WASHINGTON — Broadcasters who use digital channels for subscription services would have to hand a percentage of their receipts to the federal government, according to proposals unveiled Thursday by the Federal Communications Commission.
Back in 1996, Congress said broadcasters could use billions of dollars’ worth of airwaves for digital television services for free — as long as those services were free to viewers. But Congress also said if broadcasters used a portion of the airwaves for subscription services, which could range from pay-per-view movies to Internet access, the government should get some digital payback.
Congress said that compensation should reflect, “to the extent feasible,” the digital spectrum’s value on the open market. In its proposals, the FCC noted it would be difficult to determine how much money the spectrum would be worth on the auction block. That’s why the FCC has opted for the simpler approach of taking some percentage of revenue.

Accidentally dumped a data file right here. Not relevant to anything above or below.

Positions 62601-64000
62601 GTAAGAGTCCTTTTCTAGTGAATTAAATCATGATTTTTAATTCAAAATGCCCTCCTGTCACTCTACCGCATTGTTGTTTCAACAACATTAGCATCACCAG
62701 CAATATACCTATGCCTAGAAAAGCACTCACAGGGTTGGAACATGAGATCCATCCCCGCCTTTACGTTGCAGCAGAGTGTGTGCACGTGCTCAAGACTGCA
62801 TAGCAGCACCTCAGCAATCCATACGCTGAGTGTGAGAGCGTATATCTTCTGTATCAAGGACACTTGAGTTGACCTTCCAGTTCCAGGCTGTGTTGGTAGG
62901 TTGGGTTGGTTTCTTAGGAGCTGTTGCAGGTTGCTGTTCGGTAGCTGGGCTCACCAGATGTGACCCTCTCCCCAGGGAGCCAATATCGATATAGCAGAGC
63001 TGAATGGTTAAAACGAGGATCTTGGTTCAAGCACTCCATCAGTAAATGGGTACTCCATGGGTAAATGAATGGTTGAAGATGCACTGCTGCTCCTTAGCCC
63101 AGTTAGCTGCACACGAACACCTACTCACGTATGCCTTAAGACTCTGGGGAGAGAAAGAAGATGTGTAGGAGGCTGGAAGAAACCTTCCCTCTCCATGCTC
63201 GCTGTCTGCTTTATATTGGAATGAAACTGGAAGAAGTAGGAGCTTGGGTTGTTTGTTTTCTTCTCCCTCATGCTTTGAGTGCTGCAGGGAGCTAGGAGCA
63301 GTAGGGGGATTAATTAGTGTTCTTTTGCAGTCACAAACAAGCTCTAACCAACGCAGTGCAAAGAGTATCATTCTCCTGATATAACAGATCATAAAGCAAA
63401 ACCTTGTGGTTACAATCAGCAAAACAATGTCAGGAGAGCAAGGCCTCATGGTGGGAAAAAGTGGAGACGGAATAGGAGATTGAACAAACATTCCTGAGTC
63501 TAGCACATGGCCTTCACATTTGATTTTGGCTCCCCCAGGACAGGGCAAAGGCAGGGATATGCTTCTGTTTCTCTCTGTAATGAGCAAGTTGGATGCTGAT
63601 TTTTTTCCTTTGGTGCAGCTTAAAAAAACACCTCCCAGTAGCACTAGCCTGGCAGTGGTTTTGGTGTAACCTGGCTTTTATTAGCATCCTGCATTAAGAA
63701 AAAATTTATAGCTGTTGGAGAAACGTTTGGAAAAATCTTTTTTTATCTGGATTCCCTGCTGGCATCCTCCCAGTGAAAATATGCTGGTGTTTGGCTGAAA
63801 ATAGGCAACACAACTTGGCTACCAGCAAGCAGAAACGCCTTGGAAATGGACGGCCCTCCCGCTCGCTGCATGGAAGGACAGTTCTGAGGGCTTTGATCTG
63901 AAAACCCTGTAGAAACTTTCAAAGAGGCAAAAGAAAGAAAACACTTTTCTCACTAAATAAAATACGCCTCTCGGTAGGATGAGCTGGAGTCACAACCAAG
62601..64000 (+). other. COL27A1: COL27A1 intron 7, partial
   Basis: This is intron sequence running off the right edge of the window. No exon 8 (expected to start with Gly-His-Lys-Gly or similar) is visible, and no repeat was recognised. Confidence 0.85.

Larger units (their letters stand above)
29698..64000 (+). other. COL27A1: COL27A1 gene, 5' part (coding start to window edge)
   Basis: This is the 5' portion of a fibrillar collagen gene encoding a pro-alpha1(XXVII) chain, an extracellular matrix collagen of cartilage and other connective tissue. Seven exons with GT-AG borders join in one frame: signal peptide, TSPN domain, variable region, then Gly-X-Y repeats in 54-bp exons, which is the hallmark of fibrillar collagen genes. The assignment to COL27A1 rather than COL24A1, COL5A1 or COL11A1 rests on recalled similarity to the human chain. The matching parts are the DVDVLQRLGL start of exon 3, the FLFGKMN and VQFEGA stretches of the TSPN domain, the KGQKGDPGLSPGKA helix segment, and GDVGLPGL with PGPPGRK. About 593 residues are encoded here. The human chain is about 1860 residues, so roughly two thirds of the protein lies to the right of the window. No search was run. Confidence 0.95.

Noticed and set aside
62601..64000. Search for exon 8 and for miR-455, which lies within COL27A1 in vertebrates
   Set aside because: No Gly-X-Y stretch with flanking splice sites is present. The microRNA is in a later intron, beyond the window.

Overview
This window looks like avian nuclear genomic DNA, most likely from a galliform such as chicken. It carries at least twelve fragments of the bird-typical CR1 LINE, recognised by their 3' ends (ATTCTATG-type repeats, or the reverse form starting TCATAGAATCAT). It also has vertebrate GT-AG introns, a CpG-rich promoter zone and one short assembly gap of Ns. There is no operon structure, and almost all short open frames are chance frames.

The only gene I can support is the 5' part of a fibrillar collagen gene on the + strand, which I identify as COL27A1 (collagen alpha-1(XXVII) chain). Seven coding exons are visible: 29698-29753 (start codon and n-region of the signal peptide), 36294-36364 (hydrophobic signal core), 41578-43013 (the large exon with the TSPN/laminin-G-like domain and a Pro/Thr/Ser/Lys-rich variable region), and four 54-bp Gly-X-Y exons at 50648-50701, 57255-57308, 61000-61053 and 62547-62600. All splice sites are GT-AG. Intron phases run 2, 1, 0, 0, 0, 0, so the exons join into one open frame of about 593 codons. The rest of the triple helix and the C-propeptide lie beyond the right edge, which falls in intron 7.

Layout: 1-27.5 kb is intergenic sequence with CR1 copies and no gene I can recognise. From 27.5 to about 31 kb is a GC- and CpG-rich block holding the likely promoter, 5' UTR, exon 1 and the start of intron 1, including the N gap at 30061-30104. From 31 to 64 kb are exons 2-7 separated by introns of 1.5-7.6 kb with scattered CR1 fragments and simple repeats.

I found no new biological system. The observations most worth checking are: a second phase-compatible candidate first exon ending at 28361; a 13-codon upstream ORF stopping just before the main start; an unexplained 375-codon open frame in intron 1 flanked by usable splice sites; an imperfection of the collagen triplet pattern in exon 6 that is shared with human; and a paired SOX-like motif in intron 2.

The FCC has a lot of flexibility when it comes to charging broadcasters. The bottom line, according to the Telecommunications Act of 1996, is the FCC should ensure broadcasters do not enjoy “unjust enrichment” by using airwaves they received for free to offer subscription services.
Among the options the FCC put on the table are: taking a cut of gross subscription revenues; taking a cut of incremental profits stemming from the subscription services; a hybrid charge that will blend a flat rate with a percentage of revenues.
FCC chairman Bill Kennard said it is important that the method settled on be “simple and easy for broadcasters to implement.”